I’ve read books from a slush pile in the past and this post understates how bad they are. One I read had no punctuation. At all. Another one I got a few pages in and realized the author hadn’t said anything yet. There were sentences and they made sense (sort of) but they didn’t describe a scene or a character or do really anything at all. It felt like the story was just about to start, but never quite got there. I skimmed forward and realized the entire book was like this. Those two stood out. Others were just bad writing. So very, very bad.

    • #11
    • November 15, 2017, at 11:51 AM PST
    • 2 likes
  12. Seawriter Contributor
    Seawriter

    Nick H (View Comment):
    I’ve read books from a slush pile in the past and this post understates how bad they are. One I read had no punctuation. At all. Another one I got a few pages in and realized the author hadn’t said anything yet. There were sentences and they made sense (sort of) but they didn’t describe a scene or a character or do really anything at all. It felt like the story was just about to start, but never quite got there. I skimmed forward and realized the entire book was like this. Those two stood out. Others were just bad writing. So very, very bad.

    Like I said, any idiot can write a novel, and many of them do.

    Seawriter

    • #12
    • November 15, 2017, at 11:57 AM PST
    • 3 likes
  13. SkipSul Coolidge
    SkipSul Joined in the first year of Ricochet Ricochet Charter Member

    Seawriter (View Comment):

    Nick H (View Comment):
    I’ve read books from a slush pile in the past and this post understates how bad they are. One I read had no punctuation. At all. Another one I got a few pages in and realized the author hadn’t said anything yet. There were sentences and they made sense (sort of) but they didn’t describe a scene or a character or do really anything at all. It felt like the story was just about to start, but never quite got there. I skimmed forward and realized the entire book was like this. Those two stood out. Others were just bad writing. So very, very bad.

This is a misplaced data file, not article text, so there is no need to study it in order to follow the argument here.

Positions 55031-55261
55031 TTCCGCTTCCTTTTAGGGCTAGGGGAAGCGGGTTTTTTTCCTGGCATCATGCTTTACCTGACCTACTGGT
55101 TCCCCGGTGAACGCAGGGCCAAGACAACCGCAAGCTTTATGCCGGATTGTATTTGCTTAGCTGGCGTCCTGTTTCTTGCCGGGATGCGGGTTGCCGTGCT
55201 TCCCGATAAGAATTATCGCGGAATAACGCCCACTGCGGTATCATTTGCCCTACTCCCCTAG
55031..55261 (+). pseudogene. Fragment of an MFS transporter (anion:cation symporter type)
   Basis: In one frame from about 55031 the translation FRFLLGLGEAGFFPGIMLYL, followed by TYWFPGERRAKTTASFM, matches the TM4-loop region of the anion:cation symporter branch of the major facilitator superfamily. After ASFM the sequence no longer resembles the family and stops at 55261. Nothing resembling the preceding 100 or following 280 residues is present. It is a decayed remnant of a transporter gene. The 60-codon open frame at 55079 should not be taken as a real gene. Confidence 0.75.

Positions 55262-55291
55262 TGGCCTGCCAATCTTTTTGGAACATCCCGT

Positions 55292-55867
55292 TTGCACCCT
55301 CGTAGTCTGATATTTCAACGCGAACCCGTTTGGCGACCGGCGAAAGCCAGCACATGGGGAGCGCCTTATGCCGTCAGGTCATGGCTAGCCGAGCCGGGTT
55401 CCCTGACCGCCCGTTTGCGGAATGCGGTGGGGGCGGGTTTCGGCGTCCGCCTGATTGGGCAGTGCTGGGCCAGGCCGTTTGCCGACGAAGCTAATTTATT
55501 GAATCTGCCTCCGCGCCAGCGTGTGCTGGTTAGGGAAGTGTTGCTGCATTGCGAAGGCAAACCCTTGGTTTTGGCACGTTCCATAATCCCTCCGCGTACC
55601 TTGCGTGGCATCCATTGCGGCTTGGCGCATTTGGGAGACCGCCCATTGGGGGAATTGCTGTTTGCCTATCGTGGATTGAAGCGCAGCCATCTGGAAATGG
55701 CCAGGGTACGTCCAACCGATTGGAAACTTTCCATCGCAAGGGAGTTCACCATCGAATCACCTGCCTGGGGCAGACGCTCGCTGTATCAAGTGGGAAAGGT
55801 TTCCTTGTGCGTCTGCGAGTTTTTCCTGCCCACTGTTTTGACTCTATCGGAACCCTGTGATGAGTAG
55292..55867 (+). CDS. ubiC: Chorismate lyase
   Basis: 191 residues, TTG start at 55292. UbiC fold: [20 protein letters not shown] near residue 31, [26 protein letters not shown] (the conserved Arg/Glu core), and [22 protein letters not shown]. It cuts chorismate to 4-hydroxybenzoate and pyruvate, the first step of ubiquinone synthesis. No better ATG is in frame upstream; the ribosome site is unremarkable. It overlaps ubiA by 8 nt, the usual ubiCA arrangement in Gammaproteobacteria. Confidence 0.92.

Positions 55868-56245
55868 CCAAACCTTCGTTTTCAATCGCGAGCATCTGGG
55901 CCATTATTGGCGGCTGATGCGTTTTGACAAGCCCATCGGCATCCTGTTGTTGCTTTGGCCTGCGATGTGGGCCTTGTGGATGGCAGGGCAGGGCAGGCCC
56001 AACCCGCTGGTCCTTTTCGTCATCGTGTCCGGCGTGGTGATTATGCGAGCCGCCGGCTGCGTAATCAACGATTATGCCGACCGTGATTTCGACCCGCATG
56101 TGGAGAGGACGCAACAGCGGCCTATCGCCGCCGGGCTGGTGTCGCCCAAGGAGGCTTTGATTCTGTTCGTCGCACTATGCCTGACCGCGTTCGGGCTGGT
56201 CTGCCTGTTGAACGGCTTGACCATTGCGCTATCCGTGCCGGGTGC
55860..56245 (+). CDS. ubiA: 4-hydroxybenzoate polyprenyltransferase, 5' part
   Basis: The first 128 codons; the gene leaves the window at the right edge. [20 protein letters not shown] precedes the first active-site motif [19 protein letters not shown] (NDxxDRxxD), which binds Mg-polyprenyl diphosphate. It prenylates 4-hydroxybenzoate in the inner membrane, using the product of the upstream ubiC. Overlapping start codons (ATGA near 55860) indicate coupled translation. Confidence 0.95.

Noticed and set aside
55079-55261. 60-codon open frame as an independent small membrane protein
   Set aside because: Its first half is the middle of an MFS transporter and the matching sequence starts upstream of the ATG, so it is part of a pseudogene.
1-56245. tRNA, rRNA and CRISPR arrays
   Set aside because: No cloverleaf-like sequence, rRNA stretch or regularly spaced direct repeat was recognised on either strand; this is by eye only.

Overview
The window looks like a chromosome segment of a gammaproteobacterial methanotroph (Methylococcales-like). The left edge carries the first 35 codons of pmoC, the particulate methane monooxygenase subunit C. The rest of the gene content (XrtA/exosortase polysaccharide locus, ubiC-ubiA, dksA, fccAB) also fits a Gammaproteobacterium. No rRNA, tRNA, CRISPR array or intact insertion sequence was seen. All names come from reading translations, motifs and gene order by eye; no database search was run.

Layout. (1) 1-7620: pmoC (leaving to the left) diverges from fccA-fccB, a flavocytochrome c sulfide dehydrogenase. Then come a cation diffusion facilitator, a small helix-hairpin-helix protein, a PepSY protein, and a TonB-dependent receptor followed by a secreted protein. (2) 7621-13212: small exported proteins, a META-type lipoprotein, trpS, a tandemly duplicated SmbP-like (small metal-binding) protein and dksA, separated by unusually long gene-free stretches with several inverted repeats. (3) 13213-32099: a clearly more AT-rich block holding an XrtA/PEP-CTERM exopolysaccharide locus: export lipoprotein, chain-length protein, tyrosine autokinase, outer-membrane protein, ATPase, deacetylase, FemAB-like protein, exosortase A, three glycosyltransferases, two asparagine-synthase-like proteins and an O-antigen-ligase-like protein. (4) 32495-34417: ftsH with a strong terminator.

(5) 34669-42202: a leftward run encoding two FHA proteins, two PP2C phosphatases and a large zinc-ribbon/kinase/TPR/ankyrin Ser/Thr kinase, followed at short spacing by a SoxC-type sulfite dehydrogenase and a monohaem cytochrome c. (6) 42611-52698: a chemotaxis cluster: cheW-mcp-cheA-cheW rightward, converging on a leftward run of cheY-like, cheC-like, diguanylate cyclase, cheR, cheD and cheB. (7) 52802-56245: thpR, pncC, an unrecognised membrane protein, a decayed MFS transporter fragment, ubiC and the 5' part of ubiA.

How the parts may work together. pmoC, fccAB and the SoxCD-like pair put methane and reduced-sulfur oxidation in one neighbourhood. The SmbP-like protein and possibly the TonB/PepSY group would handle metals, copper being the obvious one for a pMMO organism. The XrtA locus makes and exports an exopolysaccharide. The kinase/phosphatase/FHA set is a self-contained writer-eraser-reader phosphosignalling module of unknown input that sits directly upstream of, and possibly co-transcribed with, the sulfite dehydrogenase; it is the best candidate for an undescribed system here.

Like I said, any idiot can write a novel, and many of them do.

    Seawriter

    There is a certain charm, though, in really bad fiction. My wife once bought, out of pity, a self-published sci-fi novel at a local bookstore where the author was hocking his efforts. Never judge a book by its cover? In this case the cover was the best part (author posing with a cheap toy laser sword), the rest was downhill. The book was terrible. Yet its very triteness of plot, its overly laden adverbs inserted ardently and frequently, its incessant Swifties done speedily, hackneyed character descriptions, frequent use of foreshadowing with all the subtlety of a 5 lb sledge dropped on your foot, and more flashbacks than you’d expect from a bad acid trip, all combined to make for many nights of hilarious cringing laughter.

    I won’t say it was money well spent, for I fear we might have encouraged him to write another by our generosity, but the book has served some purpose in instructing my kids on everything they should avoid doing in their own writing.

    • #13
    • November 15, 2017, at 12:35 PM PST
    • 4 likes
  14. TG Thatcher
    TG

    I get what you’re saying, but I’m sad to read it; that Arthurian series sounds like something I’d enjoy reading!

    • #14
    • November 15, 2017, at 2:23 PM PST
    • 1 like
  15. Arahant Member

    TG (View Comment):
    I get what you’re saying, but I’m sad to read it; that Arthurian series sounds like something I’d enjoy reading!

    For a contract to publish and an advance, you can read it.

    • #15
    • November 15, 2017, at 2:25 PM PST
    • Like
  16. TG Thatcher
    TG

    Arahant (View Comment):

    TG (View Comment):
    I get what you’re saying, but I’m sad to read it; that Arthurian series sounds like something I’d enjoy reading!

    For a contract to publish and an advance, you can read it.

    When I win the lottery, I suppose.

    • #16
    • November 15, 2017, at 3:03 PM PST
    • 2 likes
  17. Seawriter Contributor
    Seawriter

    TG (View Comment):

    I get what you’re saying, but I’m sad to read it; that Arthurian series sounds like something I’d enjoy reading!

    TG (View Comment):

    Arahant (View Comment):

    TG (View Comment):
    I get what you’re saying, but I’m sad to read it; that Arthurian series sounds like something I’d enjoy reading!

    For a contract to publish and an advance, you can read it.

    When I win the lottery, I suppose.

    I suspect your chance of winning the lottery is better than my chance of getting a book contract on the Arthurian novel.

    Seawriter

    • #17
    • November 15, 2017, at 3:23 PM PST
    • 1 like
  18. GiveMeLiberty Inactive

    Seawriter (View Comment):

    SkipSul (View Comment):
    Allow me to personally endorse @seawriter ‘s non-fiction books. I have several. If you have any interest at all in naval history, ship design, Texas history, or some combination thereof, look up his books on Amazon.

    Speaking of which:


    My latest
    .

    A great Christmas gift.

    Seawriter

    These are the book series (publisher?) my kids buy for their dad and he usually reads them more than once. Yes, they do make great gifts!

    • #18
    • November 15, 2017, at 4:05 PM PST